The International Monetary Fund, having recently concluded its annual Article IV consultation with Montenegro, estimates the country’s newly opened citizenship by investment program (CIP) will raise some EUR 530 million over the next three years.
The IMF said it expected the program would have “significant positive effects in generating revenues, primarily through attracting new investments,” fetching EUR 30 million in government fees and EUR 500 million in investments.
Thanks to the marvel of compound interest – a phenomenon Einstein famously called “the most powerful force in the universe” and the “8th wonder of the world” – as well as the economic ripple effects of investment, Montenegro’s net gain from the CIP will not merely be limited to the direct capital injections it brings, of course. The IMF, in fact, estimates the program will have multiplier effects on economic activity amounting to 11.2% of GDP.
Pointing out, however, that the success of measures like a CIP is never certain, the IMF cautioned Montenegrin authorities about splurging on the expectation of future revenues from the program, saying that, given the uncertainties, it was “important to refrain from spending resources that have not yet materialized.”
Tempering the IMF’s sanguine prognosis for the program’s effect on GDP, the report also included admonitions regarding the “financial integrity and reputational risks” that always accompany citizenship by investment programs.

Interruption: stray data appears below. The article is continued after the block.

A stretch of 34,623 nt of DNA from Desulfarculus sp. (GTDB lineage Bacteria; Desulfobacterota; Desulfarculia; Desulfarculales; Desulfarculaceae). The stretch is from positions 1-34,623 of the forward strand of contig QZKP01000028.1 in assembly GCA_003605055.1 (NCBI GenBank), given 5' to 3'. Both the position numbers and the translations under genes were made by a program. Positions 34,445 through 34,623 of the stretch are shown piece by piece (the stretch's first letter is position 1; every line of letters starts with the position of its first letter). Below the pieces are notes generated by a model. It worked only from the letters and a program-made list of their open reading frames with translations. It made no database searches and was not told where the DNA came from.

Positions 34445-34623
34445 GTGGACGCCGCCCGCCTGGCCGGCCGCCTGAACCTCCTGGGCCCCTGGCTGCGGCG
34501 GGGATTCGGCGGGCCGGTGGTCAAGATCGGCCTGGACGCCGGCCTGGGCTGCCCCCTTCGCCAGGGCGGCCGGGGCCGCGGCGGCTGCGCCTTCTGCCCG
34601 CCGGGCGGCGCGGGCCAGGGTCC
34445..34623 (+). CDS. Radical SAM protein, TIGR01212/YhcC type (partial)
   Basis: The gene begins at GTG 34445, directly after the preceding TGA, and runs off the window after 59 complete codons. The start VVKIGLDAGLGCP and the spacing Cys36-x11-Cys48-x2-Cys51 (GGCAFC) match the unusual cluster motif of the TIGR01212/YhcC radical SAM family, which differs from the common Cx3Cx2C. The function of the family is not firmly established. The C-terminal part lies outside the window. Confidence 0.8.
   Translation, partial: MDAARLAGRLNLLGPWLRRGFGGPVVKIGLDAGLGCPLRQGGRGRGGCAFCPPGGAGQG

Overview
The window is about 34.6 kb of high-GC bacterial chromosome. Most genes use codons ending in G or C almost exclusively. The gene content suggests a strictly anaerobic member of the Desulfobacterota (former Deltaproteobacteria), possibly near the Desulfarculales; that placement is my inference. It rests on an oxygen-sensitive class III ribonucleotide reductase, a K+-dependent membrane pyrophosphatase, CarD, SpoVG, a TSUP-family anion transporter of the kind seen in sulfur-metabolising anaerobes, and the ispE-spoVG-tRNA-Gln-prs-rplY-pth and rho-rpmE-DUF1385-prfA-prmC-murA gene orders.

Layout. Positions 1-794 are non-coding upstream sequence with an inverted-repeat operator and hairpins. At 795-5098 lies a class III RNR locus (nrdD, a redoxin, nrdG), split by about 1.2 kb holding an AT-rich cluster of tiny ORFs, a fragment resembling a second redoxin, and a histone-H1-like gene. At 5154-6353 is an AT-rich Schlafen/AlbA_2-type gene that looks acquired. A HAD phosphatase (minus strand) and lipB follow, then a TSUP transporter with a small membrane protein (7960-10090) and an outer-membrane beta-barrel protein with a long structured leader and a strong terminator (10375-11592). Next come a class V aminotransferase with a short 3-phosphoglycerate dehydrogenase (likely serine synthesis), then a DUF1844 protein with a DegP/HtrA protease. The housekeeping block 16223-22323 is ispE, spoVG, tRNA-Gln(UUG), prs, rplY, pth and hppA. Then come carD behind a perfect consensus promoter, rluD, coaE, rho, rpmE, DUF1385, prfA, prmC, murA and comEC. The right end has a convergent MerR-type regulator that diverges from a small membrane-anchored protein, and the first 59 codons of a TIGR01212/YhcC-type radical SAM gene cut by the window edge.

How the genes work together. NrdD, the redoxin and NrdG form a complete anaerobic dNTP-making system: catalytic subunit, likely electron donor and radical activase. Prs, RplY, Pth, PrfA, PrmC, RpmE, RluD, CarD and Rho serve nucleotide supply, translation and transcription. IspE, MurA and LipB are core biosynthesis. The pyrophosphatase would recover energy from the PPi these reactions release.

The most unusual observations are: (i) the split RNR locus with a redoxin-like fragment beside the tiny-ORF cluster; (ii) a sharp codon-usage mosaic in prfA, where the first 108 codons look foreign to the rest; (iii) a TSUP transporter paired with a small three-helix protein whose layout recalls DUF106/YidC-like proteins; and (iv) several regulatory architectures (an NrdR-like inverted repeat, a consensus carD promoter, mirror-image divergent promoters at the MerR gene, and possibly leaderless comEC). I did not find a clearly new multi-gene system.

The Fund’s directors “encouraged the authorities to strengthen the AML/CFT supervisory framework” and stressed the need to implement “comprehensive due diligence measures on applicants, including on their source of wealth and funds, as well as good transparency practices, including publication of the names of the new citizens.”
While few CIP-practitioners or host countries would contest the importance of rigid due diligence, industry stakeholders are divided on the question of whether to publish the names of new citizens.
The inherent conflict between two valid concerns – transparency and privacy – has so far proven irreconcilable, as evidenced by the diverging approaches the world’s CIP-jurisdictions have taken to resolve it:
Cyprus has taken the most principled stance on the matter, twice rejecting calls from local MPs and the European Commission to publicly name CIP-investors, on grounds that it violates the GDPR. The situation highlighted the irony of an EU member state warding off one Brusselian decree with another.
Saint Lucia and Malta, meanwhile, publish the names of all new citizens, but only the former single out those that naturalized through a CIP.
Want to know more about the Montenegro CIP? To see recent articles, FAQs, official links, and more, please visit its Program Page. To see which companies can assist with applications to the program, visit the Residence & Citizenship by Investment Company Directory.